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Alternative Grains for Whiskey

edited September 2016 in General

This is just a question to the board. A couple of people have commented on using triticale for making whiskey and I was curious what other different grains people have used for making whiskey, apart from the normal barley, rye and corn.

Any comments or suggestions?



  • Oats and millet are meant to be pretty good from what I've heard.

  • Wheat?

    Makes a mild whiskey.

  • Corsair uses quinoa

  • I guess any grain with sugar/starch in some form.... even Doughnuts are even a possibility... :)) according to the ADI presentation...


    420 x 536 - 55K
  • I've used wheat and millet and oats and triticale, barley and corn. Then you can pair these with fruits too, the peaches and corn i did once became a top shelf item the Bourbon Girl and other mixers of spirits was not allowed access to,

    StillDragon Australia & New Zealand - Your StillDragon® Distributor for Australia & New Zealand

  • There's the standards- barley, corn, rye, oat and wheat. I think you can do already a ton with different combinations of just specialty barley.

    I love straight millet

  • @Unsensibel said: There's the standards- barley, corn, rye, oat and wheat. I think you can do already a ton with different combinations of just specialty barley.

    We've been experimenting with that recently, and tasters definitely notice and enjoy the caramel overtones of about 8% crystal 90 in the wash of a poitin, not to mention the honey malt.

    Zymurgy Bob, a simple potstiller

    my book, Making Fine Spirits

  • edited September 2016

    IMHO - Best whiskey we've made yet is 51 corn 49 oat.

    Lots of spice, more than rye. Pretty bold. Would probably make an incredible Manhattan. It won't get lost in the mix, may use the cherry as a punching bag.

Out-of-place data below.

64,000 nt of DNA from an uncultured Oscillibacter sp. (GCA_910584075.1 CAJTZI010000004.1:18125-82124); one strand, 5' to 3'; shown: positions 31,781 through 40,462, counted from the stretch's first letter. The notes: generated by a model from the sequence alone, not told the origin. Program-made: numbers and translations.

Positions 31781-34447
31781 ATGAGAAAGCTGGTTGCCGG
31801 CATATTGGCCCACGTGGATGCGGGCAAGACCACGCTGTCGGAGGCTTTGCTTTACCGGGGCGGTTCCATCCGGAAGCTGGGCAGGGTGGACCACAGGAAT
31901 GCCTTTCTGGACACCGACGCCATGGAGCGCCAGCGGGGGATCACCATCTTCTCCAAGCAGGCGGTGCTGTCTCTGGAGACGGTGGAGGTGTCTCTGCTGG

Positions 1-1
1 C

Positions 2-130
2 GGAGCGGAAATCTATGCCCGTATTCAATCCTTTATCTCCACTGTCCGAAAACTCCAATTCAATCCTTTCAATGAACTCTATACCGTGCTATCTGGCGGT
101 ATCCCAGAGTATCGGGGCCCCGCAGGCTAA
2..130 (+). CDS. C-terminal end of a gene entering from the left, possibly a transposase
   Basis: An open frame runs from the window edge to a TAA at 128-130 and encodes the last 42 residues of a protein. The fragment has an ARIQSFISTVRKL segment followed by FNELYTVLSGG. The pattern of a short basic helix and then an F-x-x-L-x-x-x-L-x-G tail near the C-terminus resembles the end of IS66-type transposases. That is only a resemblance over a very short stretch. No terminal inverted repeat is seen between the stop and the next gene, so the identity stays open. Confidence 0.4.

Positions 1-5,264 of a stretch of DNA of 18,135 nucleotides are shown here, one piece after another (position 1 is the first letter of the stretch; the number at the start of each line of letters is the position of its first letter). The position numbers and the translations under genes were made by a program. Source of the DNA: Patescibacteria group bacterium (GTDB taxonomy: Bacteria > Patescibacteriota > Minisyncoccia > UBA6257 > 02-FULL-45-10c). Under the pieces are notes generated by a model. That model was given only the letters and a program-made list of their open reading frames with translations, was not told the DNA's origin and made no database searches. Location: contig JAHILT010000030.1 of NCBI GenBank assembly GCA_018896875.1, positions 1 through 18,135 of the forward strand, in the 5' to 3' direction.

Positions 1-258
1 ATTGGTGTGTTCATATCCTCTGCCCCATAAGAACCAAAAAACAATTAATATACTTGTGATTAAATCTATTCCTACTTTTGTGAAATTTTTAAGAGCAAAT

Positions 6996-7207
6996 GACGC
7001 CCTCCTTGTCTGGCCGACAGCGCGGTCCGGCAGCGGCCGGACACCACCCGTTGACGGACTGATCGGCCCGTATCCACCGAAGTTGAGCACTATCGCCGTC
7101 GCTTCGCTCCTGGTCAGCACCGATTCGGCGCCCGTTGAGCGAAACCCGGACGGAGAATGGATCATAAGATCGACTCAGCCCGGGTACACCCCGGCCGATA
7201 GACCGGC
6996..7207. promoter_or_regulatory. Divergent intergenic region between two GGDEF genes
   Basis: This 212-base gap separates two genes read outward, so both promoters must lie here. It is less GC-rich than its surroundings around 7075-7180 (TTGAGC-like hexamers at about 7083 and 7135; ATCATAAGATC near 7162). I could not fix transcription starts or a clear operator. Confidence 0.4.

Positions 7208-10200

• edited September 2016

    Millet is nice too but it's getting really subtle nearing the 1 year mark. 51 corn 49 millet. Completely opposite side of the spectrum from oat. Floral, fruity, light.

    Over ice you could guzzle it by the bottle and not even realize it.

    Session whiskey ;)

  • Get your hands on Alt Whiskeys - Darek Bell of Corsair fame.. a great primer & inspiration of alternative grain use & mash bills..

  • Sure mate. I have that book and I have read it about 8 times. A great book. This is why I started this thread to see what other people here are trying.

  • Anything about amaranth in there?

  • Not that I remember and I have read the book about 5 times. But I am on the other side of the world right now so I cant pick it up and tell you for sure.

  • Yes a mention - nothing major - have found some amaranth fermentation R&D online.

    Cereal Mash using Amaranth flour as cracking/ milling seed is painful.

    Enzymes needed to some degree for starch conversion & low FAN for yeast so nutrients also needed..

  • edited October 2017

    Hellooooo 2500 pounds of Quinoa...


    800 x 600 - 102K
  • edited October 2017

    There was an article on alternative grains for beer in the last BYO i read. Quinoa was one of them.


    Quinoa is a South American pseudocereal that has remained a food staple of the continent for at least 4,000 years. Raw quinoa grain has a bitter coating that needs to be removed. Quinoa has appeared in some specialty craft beers, and is becoming a popular choice for homebrewers looking to brew gluten-free. The cost of quinoa seems to be one reason it hasn’t found more love among brewers.